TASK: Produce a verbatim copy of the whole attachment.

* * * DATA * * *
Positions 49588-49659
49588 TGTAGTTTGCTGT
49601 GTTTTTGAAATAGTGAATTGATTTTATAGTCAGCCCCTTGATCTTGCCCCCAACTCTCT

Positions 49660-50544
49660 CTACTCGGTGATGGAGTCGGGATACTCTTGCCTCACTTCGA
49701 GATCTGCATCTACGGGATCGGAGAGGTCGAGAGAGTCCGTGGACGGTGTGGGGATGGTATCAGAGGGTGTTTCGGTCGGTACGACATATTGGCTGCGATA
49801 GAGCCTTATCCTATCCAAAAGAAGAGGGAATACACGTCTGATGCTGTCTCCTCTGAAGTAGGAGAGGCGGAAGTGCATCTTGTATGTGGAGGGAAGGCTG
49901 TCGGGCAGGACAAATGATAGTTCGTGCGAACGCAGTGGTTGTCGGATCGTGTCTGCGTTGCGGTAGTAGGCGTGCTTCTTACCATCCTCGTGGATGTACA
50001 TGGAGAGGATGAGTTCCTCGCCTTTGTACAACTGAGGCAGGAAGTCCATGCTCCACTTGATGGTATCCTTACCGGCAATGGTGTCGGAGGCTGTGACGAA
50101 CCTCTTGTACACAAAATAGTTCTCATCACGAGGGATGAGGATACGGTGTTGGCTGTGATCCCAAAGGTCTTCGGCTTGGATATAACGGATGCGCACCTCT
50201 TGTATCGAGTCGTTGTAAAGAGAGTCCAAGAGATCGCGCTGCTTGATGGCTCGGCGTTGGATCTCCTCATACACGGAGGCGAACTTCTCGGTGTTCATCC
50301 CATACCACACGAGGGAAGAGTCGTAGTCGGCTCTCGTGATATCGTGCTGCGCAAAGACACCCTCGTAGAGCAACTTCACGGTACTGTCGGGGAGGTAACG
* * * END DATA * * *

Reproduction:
Positions 49588-49659
49588 TGTAGTTTGCTGT
49601 GTTTTTGAAATAGTGAATTGATTTTATAGTCAGCCCCTTGATCTTGCCCCCAACTCTCT

Positions 49660-50544
49660 CTACTCGGTGATGGAGTCGGGATACTCTTGCCTCACTTCGA
49701 GATCTGCATCTACGGGATCGGAGAGGTCGAGAGAGTCCGTGGACGGTGTGGGGATGGTATCAGAGGGTGTTTCGGTCGGTACGACATATTGGCTGCGATA
49801 GAGCCTTATCCTATCCAAAAGAAGAGGGAATACACGTCTGATGCTGTCTCCTCTGAAGTAGGAGAGGCGGAAGTGCATCTTGTATGTGGAGGGAAGGCTG
49901 TCGGGCAGGACAAATGATAGTTCGTGCGAACGCAGTGGTTGTCGGATCGTGTCTGCGTTGCGGTAGTAGGCGTGCTTCTTACCATCCTCGTGGATGTACA
50001 TGGAGAGGATGAGTTCCTCGCCTTTGTACAACTGAGGCAGGAAGTCCATGCTCCACTTGATGGTATCCTTACCGGCAATGGTGTCGGAGGCTGTGACGAA
50101 CCTCTTGTACACAAAATAGTTCTCATCACGAGGGATGAGGATACGGTGTTGGCTGTGATCCCAAAGGTCTTCGGCTTGGATATAACGGATGCGCACCTCT
50201 TGTATCGAGTCGTTGTAAAGAGAGTCCAAGAGATCGCGCTGCTTGATGGCTCGGCGTTGGATCTCCTCATACACGGAGGCGAACTTCTCGGTGTTCATCC
50301 CATACCACACGAGGGAAGAGTCGTAGTCGGCTCTCGTGATATCGTGCTGCGCAAAGACACCCTCGTAGAGCAACTTCACGGTACTGTCGGGGAGGTAACG